But back to Nadia

Nadia and her comrades in learning and cultural exchange have entered into an agreement with the Initiative that they will return to Afghanistan to take high level government and industry jobs that will contribute to the advancement and future well being of their country and of the women in their country.

Another Afghan girl in the program, Marzia, a student currently studying in North Carolina, expresses the goals of the Initiative beautifully by saying “I believe that to educate a man is to educate only one person, but to educate a woman is to educate a family. Women make up more than half of Afghan society and are the ones who shape the minds and lives of future generations.”

Within the nurturing arms of a learning environment, Nadia has become fully empowered in her journey here and brings to her interpersonal relationships the easy charisma of a cultural ambassador with an acutely insightful mind and a trained intellect. At the dinner party I had envisioned that we would cook together. Intead, she took full control, prepared everything for my guests, became the photographer for the evening and then entertained the assembled adults with the grace of a seasoned hostess.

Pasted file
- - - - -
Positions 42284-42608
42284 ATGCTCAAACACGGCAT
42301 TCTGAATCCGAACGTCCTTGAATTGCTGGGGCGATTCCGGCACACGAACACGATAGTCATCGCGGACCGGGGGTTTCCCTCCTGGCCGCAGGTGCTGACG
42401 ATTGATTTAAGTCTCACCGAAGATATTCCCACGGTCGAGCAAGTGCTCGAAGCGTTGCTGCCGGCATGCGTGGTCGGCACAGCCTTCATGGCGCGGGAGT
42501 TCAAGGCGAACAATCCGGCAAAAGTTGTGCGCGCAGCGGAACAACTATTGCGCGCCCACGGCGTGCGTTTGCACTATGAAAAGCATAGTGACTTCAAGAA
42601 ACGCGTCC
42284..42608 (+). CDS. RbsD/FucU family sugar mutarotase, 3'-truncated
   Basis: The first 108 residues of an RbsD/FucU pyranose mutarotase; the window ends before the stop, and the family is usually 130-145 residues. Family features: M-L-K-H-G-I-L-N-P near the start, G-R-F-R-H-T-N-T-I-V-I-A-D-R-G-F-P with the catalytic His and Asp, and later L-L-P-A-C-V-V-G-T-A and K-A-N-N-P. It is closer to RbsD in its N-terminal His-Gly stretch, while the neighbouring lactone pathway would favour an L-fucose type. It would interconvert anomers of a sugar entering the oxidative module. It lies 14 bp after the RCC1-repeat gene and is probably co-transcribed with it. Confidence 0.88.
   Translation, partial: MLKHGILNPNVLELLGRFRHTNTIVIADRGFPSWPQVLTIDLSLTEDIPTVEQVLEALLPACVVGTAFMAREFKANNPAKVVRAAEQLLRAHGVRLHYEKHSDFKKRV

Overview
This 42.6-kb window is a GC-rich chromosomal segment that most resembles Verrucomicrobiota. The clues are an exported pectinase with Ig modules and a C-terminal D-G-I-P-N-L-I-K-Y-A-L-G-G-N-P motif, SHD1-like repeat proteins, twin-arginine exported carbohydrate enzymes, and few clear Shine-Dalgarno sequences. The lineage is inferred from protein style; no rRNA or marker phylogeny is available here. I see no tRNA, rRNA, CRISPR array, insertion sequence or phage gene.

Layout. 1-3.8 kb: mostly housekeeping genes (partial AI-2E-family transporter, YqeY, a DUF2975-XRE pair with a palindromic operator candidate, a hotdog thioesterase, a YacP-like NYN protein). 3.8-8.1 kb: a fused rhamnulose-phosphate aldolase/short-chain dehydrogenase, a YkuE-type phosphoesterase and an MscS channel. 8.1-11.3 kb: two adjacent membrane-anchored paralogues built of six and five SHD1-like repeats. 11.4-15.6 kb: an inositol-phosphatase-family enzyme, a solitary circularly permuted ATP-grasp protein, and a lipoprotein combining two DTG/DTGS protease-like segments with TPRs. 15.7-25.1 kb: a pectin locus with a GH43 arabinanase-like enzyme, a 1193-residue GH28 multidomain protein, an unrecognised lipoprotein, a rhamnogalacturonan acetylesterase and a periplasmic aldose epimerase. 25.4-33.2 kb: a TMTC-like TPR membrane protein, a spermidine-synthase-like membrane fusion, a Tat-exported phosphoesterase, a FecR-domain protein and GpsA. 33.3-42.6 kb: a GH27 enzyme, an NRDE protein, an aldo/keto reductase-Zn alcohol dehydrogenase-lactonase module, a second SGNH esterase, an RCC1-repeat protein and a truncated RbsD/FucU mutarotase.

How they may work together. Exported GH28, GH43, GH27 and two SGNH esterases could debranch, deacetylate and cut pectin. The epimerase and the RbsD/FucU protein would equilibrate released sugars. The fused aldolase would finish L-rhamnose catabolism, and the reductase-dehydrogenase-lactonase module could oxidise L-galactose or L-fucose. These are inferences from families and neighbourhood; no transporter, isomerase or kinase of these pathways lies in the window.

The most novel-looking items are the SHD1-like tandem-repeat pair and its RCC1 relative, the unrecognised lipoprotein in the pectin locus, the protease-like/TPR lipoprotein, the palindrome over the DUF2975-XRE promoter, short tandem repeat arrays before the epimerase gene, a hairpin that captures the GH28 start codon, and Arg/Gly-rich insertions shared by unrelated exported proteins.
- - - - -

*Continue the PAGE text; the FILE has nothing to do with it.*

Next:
And the icing on the cake?

Four of the women in the party happened to all be in the kitchen after the meal. In the dining room were Nadia and our two male guests. One, Mike, is a high powered financial innovator; the other, Richard, a seasoned criminal attorney. These two men could not be further apart politically and both are lawyers with a “take no prisoners” manner of insisting that their way is the right way. The topic was Afghanistan and the war: voices were raised.

And there was Nadia… refusing to reveal her hand or be compelled to agree, polite in every way, listening acutely, making points as she saw fit… smiling, comfortable and confident. It was a sight to behold for a young girl who can not leave her house in Afghanistan without a male relative or a husband.

There is a long waiting list of qualified girls wanting to have similar opportunities to grow intellectually and emotionally. Nadia, her pioneer companions and these aspiring candidates back home are vitally needed to shape the future of their country.

Currently thirteen girls have completed undergraduate studies. Five are in graduate school studying international relations, business and political science. Five have high level government or NGO positions in Afghanistan.

If you would like to learn more about the Initiative, please go to the web site at www.ieaw.org.

One person can change the world…now what will these 55 young women do?

Roz Rustigian, Board Member
The Initiative to Educate Afghan Women, founded 2002

[A version of this article was first published in January, 2010 in Volume 30, No. 4 of Rug News Magazine.]